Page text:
Concussion, Post-Concussion Syndrome and CTE


There has been a lot of news recently about the role of concussion in a condition known as chronic traumatic encephalopathy (CTE), originally identified in American sportspeople.

This has been fuelled in part by the release of the movie, ‘Concussion’, starring Will Smith. There is also a CTE related legal challenge against World Rugby taking place at present, involving a number of British and international rugby union players, including at least one New Zealander. While we are watching these developments, it is our belief that very few people are likely to be affected by CTE here in Aotearoa.

ABI Rehabilitation is a New Zealand rehabilitation service for people with traumatic brain injuries of all severities. ABI runs community based concussion rehabilitation services, and our doctors and therapists treat many hundreds of people diagnosed with concussion every year.

ABI is concerned about how the diagnosis of CTE is made, and who makes that diagnosis.  At this stage CTE can only be diagnosed by pathological analysis of brain tissue, which means a diagnosis is made after death. There are no agreed clinical signs or symptoms for CTE yet, which means that it cannot be diagnosed with certainty by treating doctors, clinicians or the patients themselves.

CTE has been commonly described as a dementia. There are many causes of dementia, and these can generally be diagnosed before death on the basis of memory tests, clinical signs, brain scans and blood tests. Other forms of dementia need to be tested for, before CTE can be considered.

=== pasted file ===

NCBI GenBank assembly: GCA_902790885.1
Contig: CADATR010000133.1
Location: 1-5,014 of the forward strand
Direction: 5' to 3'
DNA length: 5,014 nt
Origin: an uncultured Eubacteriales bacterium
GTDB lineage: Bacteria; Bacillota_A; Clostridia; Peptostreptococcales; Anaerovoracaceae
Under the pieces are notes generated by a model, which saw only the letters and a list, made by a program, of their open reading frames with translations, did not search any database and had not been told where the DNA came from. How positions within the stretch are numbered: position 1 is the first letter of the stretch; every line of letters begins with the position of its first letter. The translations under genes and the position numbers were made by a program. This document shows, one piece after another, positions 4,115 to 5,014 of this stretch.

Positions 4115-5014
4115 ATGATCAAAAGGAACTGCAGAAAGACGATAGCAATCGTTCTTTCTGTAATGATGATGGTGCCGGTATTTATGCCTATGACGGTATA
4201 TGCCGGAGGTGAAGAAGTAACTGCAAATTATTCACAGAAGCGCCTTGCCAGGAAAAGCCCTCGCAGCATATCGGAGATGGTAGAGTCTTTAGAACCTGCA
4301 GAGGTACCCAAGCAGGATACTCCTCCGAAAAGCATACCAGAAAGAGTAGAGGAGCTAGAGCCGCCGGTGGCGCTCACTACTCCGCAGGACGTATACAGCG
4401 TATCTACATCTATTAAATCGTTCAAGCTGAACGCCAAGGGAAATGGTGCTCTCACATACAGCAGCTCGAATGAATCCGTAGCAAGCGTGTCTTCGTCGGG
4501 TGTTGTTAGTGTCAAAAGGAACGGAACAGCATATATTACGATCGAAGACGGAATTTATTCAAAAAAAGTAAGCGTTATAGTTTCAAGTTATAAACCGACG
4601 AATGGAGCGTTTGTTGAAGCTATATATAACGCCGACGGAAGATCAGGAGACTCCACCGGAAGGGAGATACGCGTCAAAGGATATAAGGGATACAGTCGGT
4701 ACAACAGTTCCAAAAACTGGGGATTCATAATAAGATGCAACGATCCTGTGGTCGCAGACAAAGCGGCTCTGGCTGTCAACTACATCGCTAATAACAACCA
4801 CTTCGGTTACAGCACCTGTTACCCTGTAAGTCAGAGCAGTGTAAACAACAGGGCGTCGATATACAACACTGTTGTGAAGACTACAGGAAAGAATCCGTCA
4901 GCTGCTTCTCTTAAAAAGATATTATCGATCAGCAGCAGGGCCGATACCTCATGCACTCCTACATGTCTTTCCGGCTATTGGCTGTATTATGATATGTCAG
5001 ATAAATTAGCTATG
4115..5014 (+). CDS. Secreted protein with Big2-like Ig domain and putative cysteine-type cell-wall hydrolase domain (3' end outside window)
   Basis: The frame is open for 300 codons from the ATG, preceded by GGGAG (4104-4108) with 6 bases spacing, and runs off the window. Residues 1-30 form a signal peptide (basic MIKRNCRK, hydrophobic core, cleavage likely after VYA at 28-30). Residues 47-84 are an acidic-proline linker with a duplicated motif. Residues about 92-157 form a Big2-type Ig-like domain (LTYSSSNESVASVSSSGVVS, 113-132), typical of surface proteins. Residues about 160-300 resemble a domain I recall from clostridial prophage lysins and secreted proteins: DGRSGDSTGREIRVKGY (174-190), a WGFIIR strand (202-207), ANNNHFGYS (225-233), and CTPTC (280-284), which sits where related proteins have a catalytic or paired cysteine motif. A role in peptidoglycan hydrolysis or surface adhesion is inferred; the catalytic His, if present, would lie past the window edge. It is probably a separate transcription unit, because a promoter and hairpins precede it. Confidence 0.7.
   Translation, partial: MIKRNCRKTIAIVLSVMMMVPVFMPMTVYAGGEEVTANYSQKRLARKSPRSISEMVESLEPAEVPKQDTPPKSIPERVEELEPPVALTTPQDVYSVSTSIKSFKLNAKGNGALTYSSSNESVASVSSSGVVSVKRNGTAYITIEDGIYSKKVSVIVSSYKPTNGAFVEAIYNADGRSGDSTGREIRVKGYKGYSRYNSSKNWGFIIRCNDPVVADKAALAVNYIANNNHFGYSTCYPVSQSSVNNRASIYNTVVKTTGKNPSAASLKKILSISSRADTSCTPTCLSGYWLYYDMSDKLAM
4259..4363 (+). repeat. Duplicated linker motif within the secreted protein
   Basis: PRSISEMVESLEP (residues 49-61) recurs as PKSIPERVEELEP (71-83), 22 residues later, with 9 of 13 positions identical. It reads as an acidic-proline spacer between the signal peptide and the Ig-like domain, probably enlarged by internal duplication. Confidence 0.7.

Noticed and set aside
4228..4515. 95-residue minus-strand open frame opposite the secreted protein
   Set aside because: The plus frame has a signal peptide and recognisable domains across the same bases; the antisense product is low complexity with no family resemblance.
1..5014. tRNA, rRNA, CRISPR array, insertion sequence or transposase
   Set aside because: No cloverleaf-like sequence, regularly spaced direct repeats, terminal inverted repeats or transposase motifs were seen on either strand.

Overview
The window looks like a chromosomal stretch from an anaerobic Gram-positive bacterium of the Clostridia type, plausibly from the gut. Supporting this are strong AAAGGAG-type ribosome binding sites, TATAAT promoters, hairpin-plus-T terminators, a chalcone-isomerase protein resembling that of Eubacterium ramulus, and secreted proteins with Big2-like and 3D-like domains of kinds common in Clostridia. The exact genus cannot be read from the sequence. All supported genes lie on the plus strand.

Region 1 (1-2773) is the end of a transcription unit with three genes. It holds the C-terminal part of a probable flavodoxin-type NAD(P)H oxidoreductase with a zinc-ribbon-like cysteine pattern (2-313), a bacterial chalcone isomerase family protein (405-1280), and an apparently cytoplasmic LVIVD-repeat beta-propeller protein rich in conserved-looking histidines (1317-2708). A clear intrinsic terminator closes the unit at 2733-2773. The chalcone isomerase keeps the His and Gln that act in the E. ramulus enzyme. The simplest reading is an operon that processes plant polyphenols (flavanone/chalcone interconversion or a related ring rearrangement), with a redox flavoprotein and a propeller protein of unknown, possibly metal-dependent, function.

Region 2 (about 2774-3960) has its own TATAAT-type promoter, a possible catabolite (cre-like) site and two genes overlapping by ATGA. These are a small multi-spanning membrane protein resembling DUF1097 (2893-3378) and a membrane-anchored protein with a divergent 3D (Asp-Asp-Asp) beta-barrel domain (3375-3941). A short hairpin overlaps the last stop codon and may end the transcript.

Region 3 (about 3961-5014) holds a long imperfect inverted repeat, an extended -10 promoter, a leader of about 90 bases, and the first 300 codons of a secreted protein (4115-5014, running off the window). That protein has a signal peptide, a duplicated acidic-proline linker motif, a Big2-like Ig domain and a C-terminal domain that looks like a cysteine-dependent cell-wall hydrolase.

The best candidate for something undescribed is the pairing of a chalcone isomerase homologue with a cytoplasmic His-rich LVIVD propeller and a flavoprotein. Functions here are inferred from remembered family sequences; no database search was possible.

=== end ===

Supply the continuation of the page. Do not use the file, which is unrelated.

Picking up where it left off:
Dementias are common progressive conditions occurring in older people, particularly over the age of 65. According to the Lancet Commission 2020, the risk of Alzheimer’s disease (AD) is known to be increased by 3% in those with a history of traumatic brain injury of all severities. Other conditions can also increase the risk of AD, like smoking (5%), hypertension (2%) and physical inactivity (2%).

We know that some patients with a history of concussion or their families suspect CTE because of a personality change, psychological issues like depression or anxiety, memory difficulties or frequent headaches. These conditions commonly occur after concussion and in a small proportion of patients are longer lasting. We know that severe concussions or multiple concussions make persistence of these symptoms more likely. All of these symptoms are likely to improve with input from therapists, concussion doctors and with certain medications. Because they are treatable, these symptoms are better described as relating to post-concussion syndrome, not CTE.

ABI urges anyone suspecting that they have CTE after sustaining concussions to consult with specialist concussion services or with a neurologist to get a medical diagnosis. In our view, people with persistent symptoms after concussion are more likely to have post-concussion syndrome, a treatable condition, rather than CTE.

Reference:  Livingston G et al. Dementia prevention, intervention and care. 2020 report of the Lancet Commission. Lancet 2020; 396: 413–46

If you are worried, please see your general practitioner who can refer you to a specials service such as ABI Rehabilitation. Click here to contact us